Being in such a consumer culture, you may be at risk for consumerizing your spirituality. Is Buddhism immune from such consumption? Thubten Chodron warns, “When we turn to spirituality, we may think that we're leaving behind the corruption of the world for higher purposes. But our old ways of thinking do not disappear; they follow us, coloring the way we approach spiritual practice.”
Chogyam Trungpa Rinpoche says in his classic Cutting Through Spiritual Materialism:
We have come here to learn about spirituality. I trust the genuine quality of this search but we must question its nature. The problem is that ego can convert anything to its own use, even spirituality. Ego is constantly attempting to acquire and apply the teachings of spirituality for its own benefit. We become skillful actors, and while playing deaf and dumb to the real meaning of the teachings, we find some comfort in pretending to follow the path. This rationalization of the spiritual path and one's actions must be cut through if true spirituality is to be realized.
Buddhism is not exempt from such concerns. Just look at any issue of the Shambhala Sun. It is filled with beautiful and enticing ads for teachings and dharma paraphernalia — meditation cushions, bells, statues, you name it. If not careful, you can become attached to non-attachment. You can become identified with non-identification. You can get lost in spiritual materialism. A May 2005 cartoon in The New Yorker by Michael Crawford depicts a mother and her child exiting a burning house via an emergency ladder. The mother urges, “Simon, don't forget Mommy's yoga mat.” Buddhist monks have been spotted wearing Gucci slippers and gold Rolexes. No one is immune to the allure of having things; the problem arises when your sense of contentment is dependent on having these things. Everyone must proceed with eternal vigilance in order to be free.
Cautions for Western Practices
Buddhism in America is inextricably entwined in marketing. Teachers must sell themselves and their services, and must raise money for their centers; they must sell their books and CDs. Spirituality is a product like any other product, right? You may also be looking for the “best” spiritual experiences — the highest states, the rarest teachings, the coolest teachers. Spiritual materialism may drive you to strive in a desire-laced way. You may get bored with following the breath because it is not as exotic as following some terma (secret teaching). The Buddha worked with his breath to awaken, and that practice can take you to awakening, too, if you can give yourself permission to do so and do the work necessary. And if you do so, fireworks won't accompany that awakening. It will be an ordinary moment of clarity. It has been said, “enlightenment is the ego's biggest disappointment.”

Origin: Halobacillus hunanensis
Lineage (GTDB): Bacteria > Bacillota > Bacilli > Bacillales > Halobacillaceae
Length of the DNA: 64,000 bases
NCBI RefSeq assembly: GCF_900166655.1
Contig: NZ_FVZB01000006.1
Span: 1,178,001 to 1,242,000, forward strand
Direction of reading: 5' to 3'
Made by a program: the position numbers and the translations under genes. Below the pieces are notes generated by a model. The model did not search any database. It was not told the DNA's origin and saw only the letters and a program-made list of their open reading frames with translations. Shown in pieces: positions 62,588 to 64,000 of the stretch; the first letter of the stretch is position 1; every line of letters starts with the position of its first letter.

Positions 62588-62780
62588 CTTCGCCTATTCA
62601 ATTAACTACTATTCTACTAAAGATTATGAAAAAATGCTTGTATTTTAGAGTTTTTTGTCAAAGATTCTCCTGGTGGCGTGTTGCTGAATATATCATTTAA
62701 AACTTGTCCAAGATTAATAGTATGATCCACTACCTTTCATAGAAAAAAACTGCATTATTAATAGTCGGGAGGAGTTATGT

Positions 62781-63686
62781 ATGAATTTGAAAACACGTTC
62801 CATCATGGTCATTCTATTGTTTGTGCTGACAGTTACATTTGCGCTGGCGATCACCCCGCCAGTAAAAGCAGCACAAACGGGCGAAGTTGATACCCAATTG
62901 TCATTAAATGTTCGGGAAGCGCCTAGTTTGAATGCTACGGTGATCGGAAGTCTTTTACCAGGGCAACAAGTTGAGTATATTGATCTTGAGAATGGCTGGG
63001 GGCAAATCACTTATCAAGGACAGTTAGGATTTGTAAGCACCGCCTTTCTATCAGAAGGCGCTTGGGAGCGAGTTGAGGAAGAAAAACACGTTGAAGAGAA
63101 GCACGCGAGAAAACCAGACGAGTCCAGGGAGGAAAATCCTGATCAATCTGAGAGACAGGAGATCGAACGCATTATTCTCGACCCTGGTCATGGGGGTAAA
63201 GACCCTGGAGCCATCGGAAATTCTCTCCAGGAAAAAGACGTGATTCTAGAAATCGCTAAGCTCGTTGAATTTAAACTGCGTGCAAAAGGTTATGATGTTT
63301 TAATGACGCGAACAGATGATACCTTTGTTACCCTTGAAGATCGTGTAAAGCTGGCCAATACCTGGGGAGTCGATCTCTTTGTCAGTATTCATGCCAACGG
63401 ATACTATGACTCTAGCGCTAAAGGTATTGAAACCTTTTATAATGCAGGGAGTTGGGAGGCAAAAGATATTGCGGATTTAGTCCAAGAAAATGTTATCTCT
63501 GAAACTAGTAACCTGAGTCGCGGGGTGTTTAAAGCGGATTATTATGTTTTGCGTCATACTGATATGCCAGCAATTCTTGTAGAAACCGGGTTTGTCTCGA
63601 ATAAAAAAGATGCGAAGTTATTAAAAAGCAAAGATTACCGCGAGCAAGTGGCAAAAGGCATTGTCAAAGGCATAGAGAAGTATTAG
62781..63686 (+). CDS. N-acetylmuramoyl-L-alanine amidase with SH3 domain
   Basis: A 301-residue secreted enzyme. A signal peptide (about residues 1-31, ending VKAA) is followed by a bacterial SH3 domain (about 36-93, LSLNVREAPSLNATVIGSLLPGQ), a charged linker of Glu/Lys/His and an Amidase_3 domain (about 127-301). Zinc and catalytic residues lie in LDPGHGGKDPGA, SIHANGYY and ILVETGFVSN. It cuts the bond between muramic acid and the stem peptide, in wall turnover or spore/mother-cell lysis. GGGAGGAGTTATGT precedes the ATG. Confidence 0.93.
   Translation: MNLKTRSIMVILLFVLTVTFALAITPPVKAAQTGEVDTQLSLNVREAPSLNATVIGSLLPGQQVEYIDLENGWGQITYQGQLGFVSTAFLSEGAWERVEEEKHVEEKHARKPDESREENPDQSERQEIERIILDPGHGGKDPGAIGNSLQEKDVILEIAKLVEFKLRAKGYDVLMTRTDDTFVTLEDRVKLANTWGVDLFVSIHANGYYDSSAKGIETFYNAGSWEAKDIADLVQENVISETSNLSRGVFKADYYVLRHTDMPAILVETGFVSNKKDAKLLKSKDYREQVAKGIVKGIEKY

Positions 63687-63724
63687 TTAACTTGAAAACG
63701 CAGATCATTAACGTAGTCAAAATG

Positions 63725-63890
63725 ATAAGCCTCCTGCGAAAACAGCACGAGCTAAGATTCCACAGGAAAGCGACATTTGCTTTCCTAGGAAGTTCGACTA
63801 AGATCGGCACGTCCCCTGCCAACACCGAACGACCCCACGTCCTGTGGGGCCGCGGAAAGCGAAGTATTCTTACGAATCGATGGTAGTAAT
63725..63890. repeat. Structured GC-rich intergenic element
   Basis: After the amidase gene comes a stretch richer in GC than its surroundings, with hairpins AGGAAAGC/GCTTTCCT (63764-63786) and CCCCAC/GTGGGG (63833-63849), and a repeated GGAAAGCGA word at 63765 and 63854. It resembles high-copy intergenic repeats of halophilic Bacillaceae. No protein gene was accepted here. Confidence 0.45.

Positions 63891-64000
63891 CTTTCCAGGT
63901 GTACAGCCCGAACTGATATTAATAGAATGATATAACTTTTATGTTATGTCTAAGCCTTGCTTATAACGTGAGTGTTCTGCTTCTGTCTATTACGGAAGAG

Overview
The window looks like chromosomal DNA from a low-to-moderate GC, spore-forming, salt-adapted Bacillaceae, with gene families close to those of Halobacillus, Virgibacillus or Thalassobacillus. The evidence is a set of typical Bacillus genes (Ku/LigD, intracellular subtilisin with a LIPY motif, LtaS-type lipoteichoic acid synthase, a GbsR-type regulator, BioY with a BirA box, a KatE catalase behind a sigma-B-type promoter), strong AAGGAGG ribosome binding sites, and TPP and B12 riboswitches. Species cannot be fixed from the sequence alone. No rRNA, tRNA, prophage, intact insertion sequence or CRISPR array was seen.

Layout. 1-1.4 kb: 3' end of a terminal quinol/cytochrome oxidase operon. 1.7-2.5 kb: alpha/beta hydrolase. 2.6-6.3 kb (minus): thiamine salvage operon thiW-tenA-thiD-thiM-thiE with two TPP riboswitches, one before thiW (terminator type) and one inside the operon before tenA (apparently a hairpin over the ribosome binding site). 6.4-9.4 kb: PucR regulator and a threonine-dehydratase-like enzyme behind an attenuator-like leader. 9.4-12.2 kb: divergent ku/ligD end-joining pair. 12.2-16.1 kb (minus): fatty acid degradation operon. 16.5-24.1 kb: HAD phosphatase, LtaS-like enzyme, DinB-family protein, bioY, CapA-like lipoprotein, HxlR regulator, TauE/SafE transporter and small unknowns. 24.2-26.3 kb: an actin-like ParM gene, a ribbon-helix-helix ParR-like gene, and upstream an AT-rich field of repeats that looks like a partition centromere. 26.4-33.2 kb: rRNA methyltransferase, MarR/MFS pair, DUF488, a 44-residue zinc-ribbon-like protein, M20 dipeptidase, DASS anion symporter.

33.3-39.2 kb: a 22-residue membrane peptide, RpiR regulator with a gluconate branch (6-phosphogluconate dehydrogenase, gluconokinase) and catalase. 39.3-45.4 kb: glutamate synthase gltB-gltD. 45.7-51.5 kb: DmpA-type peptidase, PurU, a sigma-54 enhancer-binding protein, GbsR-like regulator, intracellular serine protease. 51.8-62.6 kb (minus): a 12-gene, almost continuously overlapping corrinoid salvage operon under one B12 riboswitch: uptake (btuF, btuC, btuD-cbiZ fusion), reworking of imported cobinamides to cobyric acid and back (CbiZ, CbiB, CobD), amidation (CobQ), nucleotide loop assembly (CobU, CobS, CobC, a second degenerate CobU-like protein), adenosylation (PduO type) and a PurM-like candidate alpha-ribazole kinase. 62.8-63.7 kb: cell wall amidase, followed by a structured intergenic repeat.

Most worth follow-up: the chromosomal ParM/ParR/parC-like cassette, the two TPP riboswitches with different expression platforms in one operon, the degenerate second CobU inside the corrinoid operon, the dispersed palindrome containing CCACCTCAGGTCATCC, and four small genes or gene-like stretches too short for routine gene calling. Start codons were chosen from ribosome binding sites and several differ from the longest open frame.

The sheer abundance of teachings that are now available in the West may be both a blessing and curse. The blessing is the accessibility of the dharma in unprecedented ways, including the Internet. The curse is that such abundance may encourage consumerist attitudes. You may find yourself dining at the spiritual smorgasbord, taking a little of this and a little of that and creating a pastiche of teachings that serve your ego's needs and not the needs of true awakening. Instant gratification can be a trap.
In today's world, you don't have to work hard to get access to the teachings. You don't need to walk across a high Himalayan mountain pass; you don't need to sit waiting outside the gates of the Zen temple for days. You are a consumer with spiritual “dollars” to spend. In urban centers the choices can be dizzying, and the customer is always right. One danger is that if you don't like what you see in yourself working with one teacher, you'll just go down the street to another. Another danger is idealization. The honeymoon period can be ecstatic, expansive, and promising. But just like a good marriage, to get any spiritual attainment you need to stick around past the idealization once disillusionment sets in. All teachers, including the Buddha, are human.
Convenience is another consideration for spiritual materialism. Consumer culture is designed to make life more convenient or more of something (faster, cooler, healthier, et cetera). When you are in distress, you may recognize the increased need for practice, but can you sustain this commitment without a crisis? Meditation is hard. It takes time, and if you practice for prolonged periods, it can be physically uncomfortable and, mentally, may bring up things you'd rather not face. There is no quick fix and you need to be careful about seeking short cuts.
And if you do put in the effort, a final aspect of spiritual materialism to consider is what might be called “spiritual Olympics” or “The one with most spiritual toys wins.” You can identify with how prodigious your sitting practice is, how many retreats you've been on, how many vows you've taken and teachings you've received. Is this any different than showing off your BMW to your neighbor? Is this any different than keeping up with the Jones's? Thoreau warned not to identify with the “clothes” of any new activity but to try to be different in how we engage with activity. He said, “Beware of any activity that requires new clothes, rather than a new wearer of clothes.”